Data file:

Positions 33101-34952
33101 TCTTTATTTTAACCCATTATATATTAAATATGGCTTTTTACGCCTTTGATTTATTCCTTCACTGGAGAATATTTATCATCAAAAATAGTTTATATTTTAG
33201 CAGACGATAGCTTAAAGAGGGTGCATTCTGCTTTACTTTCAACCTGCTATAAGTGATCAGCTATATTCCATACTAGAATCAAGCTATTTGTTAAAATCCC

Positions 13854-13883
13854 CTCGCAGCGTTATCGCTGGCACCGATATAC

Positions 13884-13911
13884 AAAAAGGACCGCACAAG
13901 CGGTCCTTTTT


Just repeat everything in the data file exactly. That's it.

Positions 33101-34952
33101 TCTTTATTTTAACCCATTATATATTAAATATGGCTTTTTACGCCTTTGATTTATTCCTTCACTGGAGAATATTTATCATCAAAAATAGTTTATATTTTAG
33201 CAGACGATAGCTTAAAGAGGGTGCATTCTGCTTTACTTTCAACCTGCTATAAGTGATCAGCTATATTCCATACTAGAATCAAGCTATTTGTTAAAATCCC

Positions 13854-13883
13854 CTCGCAGCGTTATCGCTGGCACCGATATAC

Positions 13884-13911
13884 AAAAAGGACCGCACAAG
13901 CGGTCCTTTTT